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UCR center receives grant for book about WWII Riverside Japanese-American Diary

UCR center receives grant for book about WWII Riverside Japanese-American Diary

(April 24, 2001)

The Center for Asian Pacific America at the University of California, Riverside received a $14,000 grant to fund the transcription and publication of the World War II-era diaries of Riverside-born, Japanese-American George Fujimoto, Jr.

The California Civil Liberties Public Education Program provided the grant April 23 to fund a book to be titled, "From Riverside to Poston: The Fujimoto Diaries." The work will cover the years 1942-47 when anti-Japanese sentiment forced more than 100,000 Japanese-Americans from their West Coast homes to detention camps in the interior West. The Fujimoto family lost their home in Riverside and spent years in a camp in Poston, Ariz. The book will supplement diary entries with family photographs and oral history interviews.

The book will also document George Fujimoto's wartime service in the U.S. Army. Enlistment was the only way out of the camps. Fujimoto, now 80, is working closely with Deborah Wong, a UCR music professor and the Director of the Center for Asia Pacific America. Wong will transcribe, edit, and publish the diaries. The forced relocation came two months after the Japanese bombed Pearl Harbor when the federal government forced all Japanese-Americans, regardless of loyalty or citizenship, to evacuate the West Coast because they were thought to be security threats.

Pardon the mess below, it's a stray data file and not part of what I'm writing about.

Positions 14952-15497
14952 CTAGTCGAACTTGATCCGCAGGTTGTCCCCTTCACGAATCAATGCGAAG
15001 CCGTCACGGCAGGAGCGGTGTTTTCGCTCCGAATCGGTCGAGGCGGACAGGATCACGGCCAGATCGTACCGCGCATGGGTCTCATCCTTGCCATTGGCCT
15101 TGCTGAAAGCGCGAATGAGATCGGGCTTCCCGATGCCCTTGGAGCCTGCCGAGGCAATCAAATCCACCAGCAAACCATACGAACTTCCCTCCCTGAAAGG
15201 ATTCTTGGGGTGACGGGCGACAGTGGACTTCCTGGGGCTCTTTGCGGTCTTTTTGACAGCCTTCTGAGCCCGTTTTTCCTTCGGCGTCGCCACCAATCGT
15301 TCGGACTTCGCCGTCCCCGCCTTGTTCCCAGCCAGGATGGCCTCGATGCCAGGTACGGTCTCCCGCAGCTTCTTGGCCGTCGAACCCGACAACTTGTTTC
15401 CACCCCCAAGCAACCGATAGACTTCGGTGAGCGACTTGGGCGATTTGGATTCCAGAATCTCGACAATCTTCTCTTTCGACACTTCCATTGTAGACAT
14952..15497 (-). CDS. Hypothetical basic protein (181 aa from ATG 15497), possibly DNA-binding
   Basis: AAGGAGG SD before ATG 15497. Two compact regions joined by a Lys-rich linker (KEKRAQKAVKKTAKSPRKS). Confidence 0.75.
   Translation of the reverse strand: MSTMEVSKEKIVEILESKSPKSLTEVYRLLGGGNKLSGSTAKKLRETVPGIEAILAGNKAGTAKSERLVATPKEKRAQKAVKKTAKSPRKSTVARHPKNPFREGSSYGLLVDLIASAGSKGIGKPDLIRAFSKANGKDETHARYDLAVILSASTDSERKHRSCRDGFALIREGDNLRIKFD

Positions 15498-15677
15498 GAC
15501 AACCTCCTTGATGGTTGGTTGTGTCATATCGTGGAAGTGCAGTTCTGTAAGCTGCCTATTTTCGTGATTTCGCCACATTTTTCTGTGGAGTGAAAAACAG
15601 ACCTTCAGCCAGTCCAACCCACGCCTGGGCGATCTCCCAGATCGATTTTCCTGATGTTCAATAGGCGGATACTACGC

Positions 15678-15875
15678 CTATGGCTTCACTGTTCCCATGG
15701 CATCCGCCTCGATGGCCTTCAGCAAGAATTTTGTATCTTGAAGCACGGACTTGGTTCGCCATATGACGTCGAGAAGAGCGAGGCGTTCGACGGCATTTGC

"From Riverside to Poston," a vivid personal history of internment and return, also provides a historical perspective on the Asian-American experience in Riverside, a little documented topic, according to Wong. The book will not only fill a gap, but is expected to provide a model for how oral history, diaries, and autobiography can converge.

Established in 1994, the Center for Asian Pacific America is located in the College of Humanities, Arts, and Social Sciences at UCR and is dedicated to making Asian American Studies and the Asian Pacific American community visible in the Inland Area. The California Civil Liberties Public Education Program was established in 1999 through legislation sponsored by Assemblyman Mike Honda (D-San Jose). Its purpose is to fund projects that document the forced relocation of Japanese-Americans during World War II.

For more information, contact Dr. Deborah Wong at (909) 787-3726 or send her an e-mail message at

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